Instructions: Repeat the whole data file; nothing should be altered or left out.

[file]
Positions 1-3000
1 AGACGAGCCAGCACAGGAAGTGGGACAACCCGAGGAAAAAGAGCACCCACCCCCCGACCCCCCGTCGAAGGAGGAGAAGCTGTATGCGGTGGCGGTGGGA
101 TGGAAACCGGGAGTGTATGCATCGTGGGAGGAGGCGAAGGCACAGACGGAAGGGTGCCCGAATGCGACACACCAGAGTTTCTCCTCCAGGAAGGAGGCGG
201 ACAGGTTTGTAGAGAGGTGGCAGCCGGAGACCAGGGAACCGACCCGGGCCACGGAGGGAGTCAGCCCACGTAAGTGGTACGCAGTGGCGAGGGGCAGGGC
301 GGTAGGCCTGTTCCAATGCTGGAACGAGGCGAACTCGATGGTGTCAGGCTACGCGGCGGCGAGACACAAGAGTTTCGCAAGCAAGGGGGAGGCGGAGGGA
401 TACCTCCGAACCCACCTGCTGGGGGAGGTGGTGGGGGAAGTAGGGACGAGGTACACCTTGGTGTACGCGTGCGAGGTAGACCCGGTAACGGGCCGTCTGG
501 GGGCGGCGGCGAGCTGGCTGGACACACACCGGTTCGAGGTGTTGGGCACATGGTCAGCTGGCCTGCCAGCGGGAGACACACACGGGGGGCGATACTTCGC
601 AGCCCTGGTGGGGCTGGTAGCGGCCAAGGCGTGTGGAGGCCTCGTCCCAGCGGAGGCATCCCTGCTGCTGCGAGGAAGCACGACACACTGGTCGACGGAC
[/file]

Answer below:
Positions 1-3000
1 AGACGAGCCAGCACAGGAAGTGGGACAACCCGAGGAAAAAGAGCACCCACCCCCCGACCCCCCGTCGAAGGAGGAGAAGCTGTATGCGGTGGCGGTGGGA
101 TGGAAACCGGGAGTGTATGCATCGTGGGAGGAGGCGAAGGCACAGACGGAAGGGTGCCCGAATGCGACACACCAGAGTTTCTCCTCCAGGAAGGAGGCGG
201 ACAGGTTTGTAGAGAGGTGGCAGCCGGAGACCAGGGAACCGACCCGGGCCACGGAGGGAGTCAGCCCACGTAAGTGGTACGCAGTGGCGAGGGGCAGGGC
301 GGTAGGCCTGTTCCAATGCTGGAACGAGGCGAACTCGATGGTGTCAGGCTACGCGGCGGCGAGACACAAGAGTTTCGCAAGCAAGGGGGAGGCGGAGGGA
401 TACCTCCGAACCCACCTGCTGGGGGAGGTGGTGGGGGAAGTAGGGACGAGGTACACCTTGGTGTACGCGTGCGAGGTAGACCCGGTAACGGGCCGTCTGG
501 GGGCGGCGGCGAGCTGGCTGGACACACACCGGTTCGAGGTGTTGGGCACATGGTCAGCTGGCCTGCCAGCGGGAGACACACACGGGGGGCGATACTTCGC
601 AGCCCTGGTGGGGCTGGTAGCGGCCAAGGCGTGTGGAGGCCTCGTCCCAGCGGAGGCATCCCTGCTGCTGCGAGGAAGCACGACACACTGGTCGACGGAC